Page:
Thou art Peter

“And when Kephas came to Antioch, I opposed him to his face because he clearly was wrong.” –Galatians 2:11

The Letter to the Galatians is one of the more dramatic and entertaining letters in Paul’s oeuvre. He is writing to a community in what is now Turkey, somewhere between the years 48 and 55, frantic because other missionaries were pressing his Gentile converts to obey Jewish law, including circumcision. And the missionaries were making headway.

This just about makes Paul explode. “If anyone preaches to you a gospel other than the one that you received, let that one be accursed!” (1:9). Specifically concerning circumcision, he sputters: “Would that those who are upsetting you might also castrate themselves!” (5:12). And here, I must naughtily confess, is one of my favorite Bible verses: “O stupid Galatians!” (3:1).

If you attend daily Mass or at least follow the readings, then last Wednesday you might have noticed Paul do something especially striking in Galatians. He took on the pope. Peter, that is.

Peter (“Kephas” is the Aramaic) had previously met with Paul and other leaders in Jerusalem, agreeing that Gentile Christians need not observe Mosaic laws. But later, when Peter and Paul are in Antioch at the same time, Peter abruptly stops breaking bread with the Gentiles. He is placating traditionally observant Jewish Christians who have come in from Jerusalem, preaching circumcision.

Outraged by Peter’s hypocrisy, Paul storms up to him and demands to know: “If you, though a Jew, are living like a Gentile and not like a Jew, how can you compel the Gentiles to live like Jews?” (2:14).

Popes can be wrong. And I don’t mean in the ways that even extreme papal defenders have to acknowledge, the ways that Renaissance popes like Alexander VI or Julius II or Leo X were wrong, keeping mistresses and riding off to war and auctioning off cardinals’ hats.

No, I mean more insidious wrongs. Popes can be heretics. Peter was the first, and by no means the last. I pull two examples, Liberius (r. 352-66) and Honorius I (r. 625-38), from one of my favorite books, Garry Wills’ Why I Am a Catholic.

Liberius was the pope who denied the most orthodox of doctrines. Namely, that Jesus was God, “one in being with the Father.”

In the middle of the fourth century, the bishops as a whole tilted toward Arianism, the belief that Jesus was kind of a superhuman creation of the Father. The Roman emperor, Constantius II, was an Arian, too, and he wanted the pope on board. Liberius initially said no. But Constantius exiled Liberius to Thrace, and he finally caved in.

After Constantius died, Liberius tried to redeem himself by undermining the Arians. But he had busted under pressure, when it mattered. And most of the laity never supported any of this. It was the mass of the people, together with a handful of bishops (preeminently Athanasius), who affirmed Jesus’ divinity. Not the bishops as a whole. Not the pope.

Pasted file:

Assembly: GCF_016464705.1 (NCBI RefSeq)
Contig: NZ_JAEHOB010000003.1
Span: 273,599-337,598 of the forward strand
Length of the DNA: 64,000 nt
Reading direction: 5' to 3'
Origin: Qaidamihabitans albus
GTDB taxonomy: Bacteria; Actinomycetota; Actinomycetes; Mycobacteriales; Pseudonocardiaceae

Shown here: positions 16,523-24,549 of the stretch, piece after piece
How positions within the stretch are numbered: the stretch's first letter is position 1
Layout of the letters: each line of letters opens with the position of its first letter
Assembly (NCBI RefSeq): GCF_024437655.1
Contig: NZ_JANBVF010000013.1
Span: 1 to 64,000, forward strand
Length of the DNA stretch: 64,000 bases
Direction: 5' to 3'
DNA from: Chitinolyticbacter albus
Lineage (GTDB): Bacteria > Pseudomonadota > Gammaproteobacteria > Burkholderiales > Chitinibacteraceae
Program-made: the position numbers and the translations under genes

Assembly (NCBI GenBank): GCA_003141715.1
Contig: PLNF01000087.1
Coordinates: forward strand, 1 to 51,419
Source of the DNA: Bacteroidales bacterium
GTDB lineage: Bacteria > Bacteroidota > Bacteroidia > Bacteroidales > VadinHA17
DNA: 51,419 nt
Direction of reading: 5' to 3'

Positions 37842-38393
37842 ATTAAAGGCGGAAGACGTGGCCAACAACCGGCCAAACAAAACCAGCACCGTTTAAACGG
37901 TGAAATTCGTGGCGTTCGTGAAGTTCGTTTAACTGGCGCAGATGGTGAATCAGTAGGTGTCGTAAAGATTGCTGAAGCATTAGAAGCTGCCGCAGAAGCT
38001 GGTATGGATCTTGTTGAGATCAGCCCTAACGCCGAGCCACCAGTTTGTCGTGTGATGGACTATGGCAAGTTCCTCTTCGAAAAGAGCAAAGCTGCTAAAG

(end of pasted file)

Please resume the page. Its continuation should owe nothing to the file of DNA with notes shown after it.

It happened again three centuries later. The Catholic teaching is that Jesus was fully divine and fully human, and one way of expressing this is to say that Jesus has two wills, one divine and one human. But Honorius I, under pressure from authorities in the East, declared that Christ had only one will—a position for which he was condemned by the Third Council of Constantinople in 681. Succeeding popes, starting with Leo II in 682, could not be seated unless they took an oath condemning Honorius.

Wills quotes ecclesiastical historian Klaus Schatz, S.J.: “It is an undisputed fact that must be maintained against all attempts to water it down that the council and the subsequent popes clearly condemned Honorius as a heretic. In other words, they were absolutely convinced that a pope could fall into heresy.”

And if a pope can fall into heresy, it is up to us, the laity, as it was in the days of the Arians, to act like adults and fearlessly speak truth: about sex, about women, about LGBT persons, about ordination, about absolute power.

Leo XIII, pope from 1878 to 1903, was known to shut down internal Vatican dissent by snapping, “Ego sum Petrus” (I am Peter). Leo was actually right: he was Peter. Every pope is Peter. But a Peter selected by cardinals can never be superior to the Peter chosen by Jesus himself: that blustering, fallible fisherman who had to stand there and take it when the tentmaker from Tarsus opposed him to his face, for he clearly was wrong.


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